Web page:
Employer suing for “religious freedom” to drop PrEP coverage complains about bad publicity
Dentist John Kelley says contraception and PrEP “encourage homosexual behavior and intravenous drug use.” But he doesn't want his name on his case anymore.
One of the plaintiffs in what could be a landmark case denying health insurance coverage of PrEP and contraception is complaining he’s being harassed.
John Kelley, an orthodontist in Tarrant County, Texas is among four complainants in a class action lawsuit filed in the state challenging the federal government’s authority to mandate access to free vaccines, birth control, cancer screenings, and other preventative services with the Affordable Care Act (also sometimes called Obamacare).
Attorney for the plaintiffs Jonathan Mitchell claims that the name of the suit,Kelley v. Xavier Becerra et al, has resulted in Kelley being subjected to “threats and cyberbullying.”
Kelley is listed among complainants with Joel Starnes, Kelley’s dental practice Kelley Orthodontics, and consulting firm Braidwood Management Inc.
Mitchell writes in a motion to amend the name, “The plaintiffs are making this request because the media coverage of this case has triggered a wave of threats and cyberbullying directed at the current first-listed plaintiff and his family and business, which would be alleviated if Braidwood were designated as the first-listed plaintiff going forward.”
Attorneys representing the Biden administration didn’t object.
On Thursday, Judge Reed O’Connor ruled the case name would be changed, to Braidwood Management, Inc. v. Xavier Becerra et al
Braidwood Management, doing business in Katy, Texas is owned by Steven F. Hotze.
Mitchell, the former solicitor general of Texas and one of the principal architects of S.B. 8, the law putting a bounty on anyone in Texas believed to have aided in an abortion after six weeks, filed the suit targeting contraception, PrEP and other preventative services in March, 2020.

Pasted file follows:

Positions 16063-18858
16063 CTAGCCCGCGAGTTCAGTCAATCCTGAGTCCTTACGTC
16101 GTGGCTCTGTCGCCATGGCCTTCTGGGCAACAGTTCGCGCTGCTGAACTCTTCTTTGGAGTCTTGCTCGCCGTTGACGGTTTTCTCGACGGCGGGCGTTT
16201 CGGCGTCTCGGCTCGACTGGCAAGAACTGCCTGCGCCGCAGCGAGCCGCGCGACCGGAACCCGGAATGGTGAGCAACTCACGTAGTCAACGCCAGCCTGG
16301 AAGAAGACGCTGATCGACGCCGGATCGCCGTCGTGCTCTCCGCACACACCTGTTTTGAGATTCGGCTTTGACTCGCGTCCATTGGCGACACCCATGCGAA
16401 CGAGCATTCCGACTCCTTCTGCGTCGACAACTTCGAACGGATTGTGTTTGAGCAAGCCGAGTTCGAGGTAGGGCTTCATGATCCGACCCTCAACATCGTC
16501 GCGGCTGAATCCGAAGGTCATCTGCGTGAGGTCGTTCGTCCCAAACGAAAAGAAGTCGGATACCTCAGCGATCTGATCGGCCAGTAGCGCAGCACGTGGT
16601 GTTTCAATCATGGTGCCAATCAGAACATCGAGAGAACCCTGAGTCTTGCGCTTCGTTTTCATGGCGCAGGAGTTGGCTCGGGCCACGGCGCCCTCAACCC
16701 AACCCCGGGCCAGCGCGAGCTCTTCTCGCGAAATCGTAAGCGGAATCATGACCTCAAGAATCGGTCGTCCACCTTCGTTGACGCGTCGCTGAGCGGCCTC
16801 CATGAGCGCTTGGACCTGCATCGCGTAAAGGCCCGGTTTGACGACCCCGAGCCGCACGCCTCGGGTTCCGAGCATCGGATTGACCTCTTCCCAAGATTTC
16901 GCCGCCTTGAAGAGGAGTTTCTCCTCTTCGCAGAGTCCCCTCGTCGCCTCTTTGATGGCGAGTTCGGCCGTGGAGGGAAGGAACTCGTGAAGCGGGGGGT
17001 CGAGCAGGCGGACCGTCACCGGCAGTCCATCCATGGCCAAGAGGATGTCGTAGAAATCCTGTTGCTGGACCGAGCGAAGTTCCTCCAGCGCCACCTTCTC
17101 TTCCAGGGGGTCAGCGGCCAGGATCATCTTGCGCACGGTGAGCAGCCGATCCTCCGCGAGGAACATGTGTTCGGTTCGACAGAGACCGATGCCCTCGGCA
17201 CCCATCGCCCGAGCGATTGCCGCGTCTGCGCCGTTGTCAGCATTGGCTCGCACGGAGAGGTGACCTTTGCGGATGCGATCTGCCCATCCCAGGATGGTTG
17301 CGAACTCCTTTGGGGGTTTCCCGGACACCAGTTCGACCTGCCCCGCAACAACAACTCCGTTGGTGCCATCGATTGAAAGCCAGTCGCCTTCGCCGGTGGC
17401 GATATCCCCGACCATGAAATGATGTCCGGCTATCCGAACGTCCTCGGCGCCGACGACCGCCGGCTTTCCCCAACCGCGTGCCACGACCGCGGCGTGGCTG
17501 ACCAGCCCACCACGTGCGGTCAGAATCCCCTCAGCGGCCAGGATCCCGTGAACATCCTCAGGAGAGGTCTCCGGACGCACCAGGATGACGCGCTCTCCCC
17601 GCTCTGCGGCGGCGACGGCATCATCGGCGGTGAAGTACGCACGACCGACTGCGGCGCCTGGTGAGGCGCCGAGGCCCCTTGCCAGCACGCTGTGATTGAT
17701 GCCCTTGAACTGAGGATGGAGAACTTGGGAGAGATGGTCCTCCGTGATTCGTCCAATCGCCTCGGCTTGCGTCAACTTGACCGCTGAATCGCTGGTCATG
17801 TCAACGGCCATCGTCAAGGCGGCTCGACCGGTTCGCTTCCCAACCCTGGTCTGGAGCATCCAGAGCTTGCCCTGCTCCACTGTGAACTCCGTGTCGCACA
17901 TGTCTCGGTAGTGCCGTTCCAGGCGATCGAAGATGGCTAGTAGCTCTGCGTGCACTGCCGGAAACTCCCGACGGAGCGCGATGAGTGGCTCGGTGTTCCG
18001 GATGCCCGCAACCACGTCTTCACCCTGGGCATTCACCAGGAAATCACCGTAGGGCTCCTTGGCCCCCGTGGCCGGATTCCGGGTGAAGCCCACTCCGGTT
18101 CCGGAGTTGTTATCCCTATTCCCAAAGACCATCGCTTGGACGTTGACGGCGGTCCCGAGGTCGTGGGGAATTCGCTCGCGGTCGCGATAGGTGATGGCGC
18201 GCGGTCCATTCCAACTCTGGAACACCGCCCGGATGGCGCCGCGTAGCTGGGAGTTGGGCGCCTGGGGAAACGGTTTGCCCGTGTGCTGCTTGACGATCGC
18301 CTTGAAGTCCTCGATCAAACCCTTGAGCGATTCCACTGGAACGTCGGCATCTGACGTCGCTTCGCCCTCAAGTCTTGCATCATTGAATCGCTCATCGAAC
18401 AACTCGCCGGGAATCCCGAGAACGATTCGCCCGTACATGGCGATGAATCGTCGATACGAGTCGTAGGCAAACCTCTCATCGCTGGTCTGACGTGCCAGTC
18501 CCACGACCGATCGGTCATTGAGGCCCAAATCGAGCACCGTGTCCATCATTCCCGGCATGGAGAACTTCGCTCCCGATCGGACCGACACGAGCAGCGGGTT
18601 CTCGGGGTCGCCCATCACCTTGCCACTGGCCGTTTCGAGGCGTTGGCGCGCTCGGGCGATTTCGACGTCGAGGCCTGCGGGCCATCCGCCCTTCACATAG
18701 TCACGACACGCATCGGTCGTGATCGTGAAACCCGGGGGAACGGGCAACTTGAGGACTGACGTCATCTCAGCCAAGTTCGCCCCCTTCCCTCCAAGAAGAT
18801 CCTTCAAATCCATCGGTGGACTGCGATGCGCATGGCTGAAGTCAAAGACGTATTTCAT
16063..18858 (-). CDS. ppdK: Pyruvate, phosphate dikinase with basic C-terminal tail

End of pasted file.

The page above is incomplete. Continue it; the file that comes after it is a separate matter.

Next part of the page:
Access to those services and others could be imperiled following the Supreme Court overturn of Roe v. Wade in June.
Mitchell’s collection of plaintiffs represent objections to a variety of mandates.
Kelley was described in the suit as a Christian who is unwilling to support certain forms of contraception or PrEP on religious grounds because they “encourage homosexual behavior and intravenous drug use.”
Starnes, who represents individuals who object to the mandate on principle, says on Facebook, “As an adopted son of God, a husband, a father, Texas Native, and patriot of the USA, I am fighting for our Natural Rights – Life, Liberty, and Property.”
Braidwood owner Hotze objects to mandatory coverage of STI screenings and counseling for those engaged in non-marital sexual behavior.
In the suit, Mitchell writes, “The government cannot possibly show that forcing private insurers to provide PrEP drugs, the HPV vaccine, and screenings and behavioral counseling for STDs and drug use free of charge is a policy of such overriding importance that it can trump religious-freedom objections.”
During a hearing in late July, Mitchell claimed on behalf of his clients that the mandates make them complicit in “conduct that is contrary to their sincere religious beliefs.”